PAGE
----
Girl worries siblings will go hungry
Editor’s note: Light One Candle is an annual series sponsored by the Mail Tribune that focuses on an individual, group or organization that could use a helping hand during the holiday season. Once that need is filled, donations may be distributed to others in need.
This Medford High School student shoulders a heavy burden on her younger brother’s and sister’s behalf.
Working a full-time restaurant job, this 17-year-old worries her siblings will go hungry during winter break. Gift cards for groceries and some family-oriented activities would bring the holiday spirit into their home.
Seasonal work and more than one part-time job support this single-parent household, ailing since a layoff related to the coronavirus pandemic. Working 40 hours per week to help buy groceries and pay bills, the oldest girl has a late closing shift most nights.
Highly driven to continue her education, the teen participates in Rogue Valley Mentoring to chart her path after graduation. A laptop or gift cards to purchase one at Best Buy would support her plan to take online courses next school year.
The girl’s mentors asked after several meetings why she wore the same shirt every week. She replied the only other clothing she owned was the uniform for her job.
Plain T-shirts, hooded sweatshirts, mittens and hats would benefit the girl, who wears size extra-large, her 14-year-old sister, who wears size large, and their 12-year-old brother, who wears size M/L. Gift cards to Fred Meyer, Target and Walmart would allow these kids who have never had the opportunity to shop for themselves to pick out some of their own clothes.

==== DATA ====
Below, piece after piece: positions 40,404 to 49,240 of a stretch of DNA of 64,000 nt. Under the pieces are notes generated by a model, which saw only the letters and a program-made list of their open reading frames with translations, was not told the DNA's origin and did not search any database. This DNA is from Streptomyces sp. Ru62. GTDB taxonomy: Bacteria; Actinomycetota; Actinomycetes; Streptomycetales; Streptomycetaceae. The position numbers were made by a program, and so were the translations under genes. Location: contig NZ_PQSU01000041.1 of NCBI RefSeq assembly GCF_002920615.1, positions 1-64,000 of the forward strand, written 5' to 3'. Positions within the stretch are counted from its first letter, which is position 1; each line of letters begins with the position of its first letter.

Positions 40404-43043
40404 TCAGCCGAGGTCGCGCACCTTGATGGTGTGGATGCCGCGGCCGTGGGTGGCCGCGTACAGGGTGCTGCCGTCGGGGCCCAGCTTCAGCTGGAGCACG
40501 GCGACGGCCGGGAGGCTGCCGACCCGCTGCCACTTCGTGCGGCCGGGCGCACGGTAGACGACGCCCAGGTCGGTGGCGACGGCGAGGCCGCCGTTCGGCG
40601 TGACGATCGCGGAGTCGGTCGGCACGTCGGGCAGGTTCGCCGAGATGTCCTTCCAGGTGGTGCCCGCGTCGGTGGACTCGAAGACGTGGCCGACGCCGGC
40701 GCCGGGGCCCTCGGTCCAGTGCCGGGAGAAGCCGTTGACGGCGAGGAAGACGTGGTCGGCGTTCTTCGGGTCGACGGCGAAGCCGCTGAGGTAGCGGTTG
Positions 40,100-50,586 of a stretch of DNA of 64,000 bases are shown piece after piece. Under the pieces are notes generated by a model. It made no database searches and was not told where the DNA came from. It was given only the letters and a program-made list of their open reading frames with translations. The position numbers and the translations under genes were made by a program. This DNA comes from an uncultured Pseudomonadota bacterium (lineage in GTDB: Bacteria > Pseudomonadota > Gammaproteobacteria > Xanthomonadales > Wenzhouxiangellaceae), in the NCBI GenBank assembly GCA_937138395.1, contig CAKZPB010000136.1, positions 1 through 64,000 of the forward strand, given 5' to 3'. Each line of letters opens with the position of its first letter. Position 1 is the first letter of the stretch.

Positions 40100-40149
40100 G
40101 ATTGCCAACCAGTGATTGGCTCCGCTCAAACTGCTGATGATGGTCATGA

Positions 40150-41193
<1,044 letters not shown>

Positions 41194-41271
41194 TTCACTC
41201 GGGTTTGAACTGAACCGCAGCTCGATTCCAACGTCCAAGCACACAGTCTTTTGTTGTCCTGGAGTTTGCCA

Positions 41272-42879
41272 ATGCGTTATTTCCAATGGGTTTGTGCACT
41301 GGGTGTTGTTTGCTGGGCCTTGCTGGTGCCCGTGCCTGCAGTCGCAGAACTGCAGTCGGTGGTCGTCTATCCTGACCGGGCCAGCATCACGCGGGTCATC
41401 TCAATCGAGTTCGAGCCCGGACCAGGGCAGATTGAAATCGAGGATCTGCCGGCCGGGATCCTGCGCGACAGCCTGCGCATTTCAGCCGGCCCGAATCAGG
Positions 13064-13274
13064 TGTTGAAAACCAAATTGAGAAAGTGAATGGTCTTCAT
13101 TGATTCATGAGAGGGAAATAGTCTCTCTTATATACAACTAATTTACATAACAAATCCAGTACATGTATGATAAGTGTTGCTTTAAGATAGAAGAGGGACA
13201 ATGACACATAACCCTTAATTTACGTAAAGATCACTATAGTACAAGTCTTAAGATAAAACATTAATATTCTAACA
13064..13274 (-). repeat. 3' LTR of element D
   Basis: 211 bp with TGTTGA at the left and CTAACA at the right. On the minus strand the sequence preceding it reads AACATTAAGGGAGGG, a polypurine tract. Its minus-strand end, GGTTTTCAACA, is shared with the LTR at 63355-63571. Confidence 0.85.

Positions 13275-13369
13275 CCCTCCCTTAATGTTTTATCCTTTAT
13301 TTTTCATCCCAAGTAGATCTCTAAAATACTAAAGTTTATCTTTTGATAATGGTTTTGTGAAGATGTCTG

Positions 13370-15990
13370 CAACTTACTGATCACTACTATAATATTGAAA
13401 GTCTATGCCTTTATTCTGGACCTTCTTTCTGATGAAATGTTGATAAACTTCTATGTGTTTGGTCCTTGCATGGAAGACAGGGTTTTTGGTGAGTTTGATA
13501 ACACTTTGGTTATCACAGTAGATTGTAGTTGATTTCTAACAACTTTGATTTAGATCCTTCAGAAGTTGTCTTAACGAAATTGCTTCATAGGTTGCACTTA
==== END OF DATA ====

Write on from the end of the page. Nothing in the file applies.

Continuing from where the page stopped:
The siblings would love to play board games, do jigsaw puzzles and make crafts together. Paints and brushes, sketch books, scrapbook paper, embroidery thread and yarn would encourage their creativity, while young adult fiction and fantasy books would captivate their imaginations. They also could use school supplies and some snacks, particularly baked goods, which the boy loves.
Food insecurity, homelessness and exposure to drug use and domestic violence impact many participants in Rogue Valley Mentoring’s school programs, says development manager Adelaide Gadde. The organization’s circle programs are free and open to all teenagers.
To help, email Gadde at firstname.lastname@example.org or call 541-613-4746.
Follow this year’s Light One Candle stories at mailtribune.com/news/light-one-candle/. See Wednesday’s print and e-editions for the story of a family of six that fled sex abuse to a rural home without heat or a washer and dryer.